Type 45 and 47 16C race and hillclimb cars
Type 46 8C SOHC Big Bugatti Touring car. 5,359cc, 444 built and 18 more supercharged
Type 49 8C SOHC twin plug, much like the 46 but with only 3257 cc. 4 speed gearbox behind engine centrally placed. 470 built
Type 50 8C DOHC 4972cc engine, supercharged, 65 built 1930-34
Type 55 8C DOHC, 2262cc, supercharged, “Grand Sport” 28 built 1932-35
Type 57 8C DOHC, 3257 cc last of the great Bugattis; 630 built.
Now that we have some reference, we can see that the majority of the Bugatti line consisted of the often-upright (most designed prior to the streamlining era) Types 30, 38, 44 and 49, with about 2550 cars constructed between 1926 and 1934. Those are the cars addressed by the Price/Arbey book we review here.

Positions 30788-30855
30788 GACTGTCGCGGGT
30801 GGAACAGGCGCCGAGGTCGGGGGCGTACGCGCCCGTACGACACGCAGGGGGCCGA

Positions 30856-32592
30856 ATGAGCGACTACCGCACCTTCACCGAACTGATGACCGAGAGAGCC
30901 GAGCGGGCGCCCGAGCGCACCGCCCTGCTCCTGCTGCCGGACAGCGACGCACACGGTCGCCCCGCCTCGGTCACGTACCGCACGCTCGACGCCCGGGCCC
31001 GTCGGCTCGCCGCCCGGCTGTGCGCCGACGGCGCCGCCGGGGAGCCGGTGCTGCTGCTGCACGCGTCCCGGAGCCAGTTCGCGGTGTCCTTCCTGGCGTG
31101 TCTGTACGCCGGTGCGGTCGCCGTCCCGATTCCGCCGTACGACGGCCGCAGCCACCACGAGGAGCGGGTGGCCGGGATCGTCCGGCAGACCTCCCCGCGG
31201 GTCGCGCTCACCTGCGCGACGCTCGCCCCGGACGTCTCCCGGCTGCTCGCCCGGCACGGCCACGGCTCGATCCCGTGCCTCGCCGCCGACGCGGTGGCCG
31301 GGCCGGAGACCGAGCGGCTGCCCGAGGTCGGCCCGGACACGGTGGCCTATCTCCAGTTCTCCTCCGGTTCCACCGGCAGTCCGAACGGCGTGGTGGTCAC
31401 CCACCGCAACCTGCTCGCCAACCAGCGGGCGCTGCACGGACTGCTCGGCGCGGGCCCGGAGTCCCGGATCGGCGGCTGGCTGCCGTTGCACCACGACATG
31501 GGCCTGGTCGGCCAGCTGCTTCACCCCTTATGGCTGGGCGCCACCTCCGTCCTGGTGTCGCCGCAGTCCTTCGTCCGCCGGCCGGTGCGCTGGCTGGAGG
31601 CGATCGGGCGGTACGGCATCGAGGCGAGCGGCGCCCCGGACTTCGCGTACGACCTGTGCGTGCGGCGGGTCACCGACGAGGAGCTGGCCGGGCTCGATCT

They were all straight eights; Bugatti did not favor the six, and opted for the smooth power of the then very popular eight. He was the only manufacturer of straight eight luxury cars to survive the Depression; Isotta Fraschini and Duesenberg, didn’t make it, largely because they concentrated on solely on luxury eights. Bugatti endured because of the French railcar project; he had unwisely stopped producing the four cylinder Bugattis in 1933, the year the Depression really hit home in France.